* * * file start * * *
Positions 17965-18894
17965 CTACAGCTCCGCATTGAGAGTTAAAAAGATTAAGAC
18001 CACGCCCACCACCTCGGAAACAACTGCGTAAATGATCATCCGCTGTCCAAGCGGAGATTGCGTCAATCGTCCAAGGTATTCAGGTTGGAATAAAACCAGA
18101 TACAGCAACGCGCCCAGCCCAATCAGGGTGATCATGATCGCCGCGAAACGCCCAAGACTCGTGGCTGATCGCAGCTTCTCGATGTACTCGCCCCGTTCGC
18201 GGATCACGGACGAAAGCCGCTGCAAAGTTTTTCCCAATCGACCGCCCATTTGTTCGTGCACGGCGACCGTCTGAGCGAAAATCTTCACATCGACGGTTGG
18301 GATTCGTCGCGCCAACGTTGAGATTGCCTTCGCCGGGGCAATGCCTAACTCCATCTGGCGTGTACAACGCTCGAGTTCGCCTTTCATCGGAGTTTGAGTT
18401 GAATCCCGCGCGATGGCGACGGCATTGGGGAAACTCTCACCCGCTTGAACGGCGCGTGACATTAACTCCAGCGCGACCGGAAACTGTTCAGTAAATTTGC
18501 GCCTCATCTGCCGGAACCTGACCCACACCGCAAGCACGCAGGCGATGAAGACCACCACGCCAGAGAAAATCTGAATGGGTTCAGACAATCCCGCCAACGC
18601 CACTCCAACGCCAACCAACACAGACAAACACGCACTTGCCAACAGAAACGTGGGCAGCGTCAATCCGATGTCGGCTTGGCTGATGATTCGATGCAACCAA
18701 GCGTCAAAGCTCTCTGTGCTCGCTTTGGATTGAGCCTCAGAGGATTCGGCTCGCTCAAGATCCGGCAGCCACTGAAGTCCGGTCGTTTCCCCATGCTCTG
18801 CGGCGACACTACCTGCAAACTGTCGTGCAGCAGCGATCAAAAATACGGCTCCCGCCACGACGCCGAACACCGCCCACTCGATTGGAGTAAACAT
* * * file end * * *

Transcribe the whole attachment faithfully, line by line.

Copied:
Positions 17965-18894
17965 CTACAGCTCCGCATTGAGAGTTAAAAAGATTAAGAC
18001 CACGCCCACCACCTCGGAAACAACTGCGTAAATGATCATCCGCTGTCCAAGCGGAGATTGCGTCAATCGTCCAAGGTATTCAGGTTGGAATAAAACCAGA
18101 TACAGCAACGCGCCCAGCCCAATCAGGGTGATCATGATCGCCGCGAAACGCCCAAGACTCGTGGCTGATCGCAGCTTCTCGATGTACTCGCCCCGTTCGC
18201 GGATCACGGACGAAAGCCGCTGCAAAGTTTTTCCCAATCGACCGCCCATTTGTTCGTGCACGGCGACCGTCTGAGCGAAAATCTTCACATCGACGGTTGG
18301 GATTCGTCGCGCCAACGTTGAGATTGCCTTCGCCGGGGCAATGCCTAACTCCATCTGGCGTGTACAACGCTCGAGTTCGCCTTTCATCGGAGTTTGAGTT
18401 GAATCCCGCGCGATGGCGACGGCATTGGGGAAACTCTCACCCGCTTGAACGGCGCGTGACATTAACTCCAGCGCGACCGGAAACTGTTCAGTAAATTTGC
18501 GCCTCATCTGCCGGAACCTGACCCACACCGCAAGCACGCAGGCGATGAAGACCACCACGCCAGAGAAAATCTGAATGGGTTCAGACAATCCCGCCAACGC
18601 CACTCCAACGCCAACCAACACAGACAAACACGCACTTGCCAACAGAAACGTGGGCAGCGTCAATCCGATGTCGGCTTGGCTGATGATTCGATGCAACCAA
18701 GCGTCAAAGCTCTCTGTGCTCGCTTTGGATTGAGCCTCAGAGGATTCGGCTCGCTCAAGATCCGGCAGCCACTGAAGTCCGGTCGTTTCCCCATGCTCTG
18801 CGGCGACACTACCTGCAAACTGTCGTGCAGCAGCGATCAAAAATACGGCTCCCGCCACGACGCCGAACACCGCCCACTCGATTGGAGTAAACAT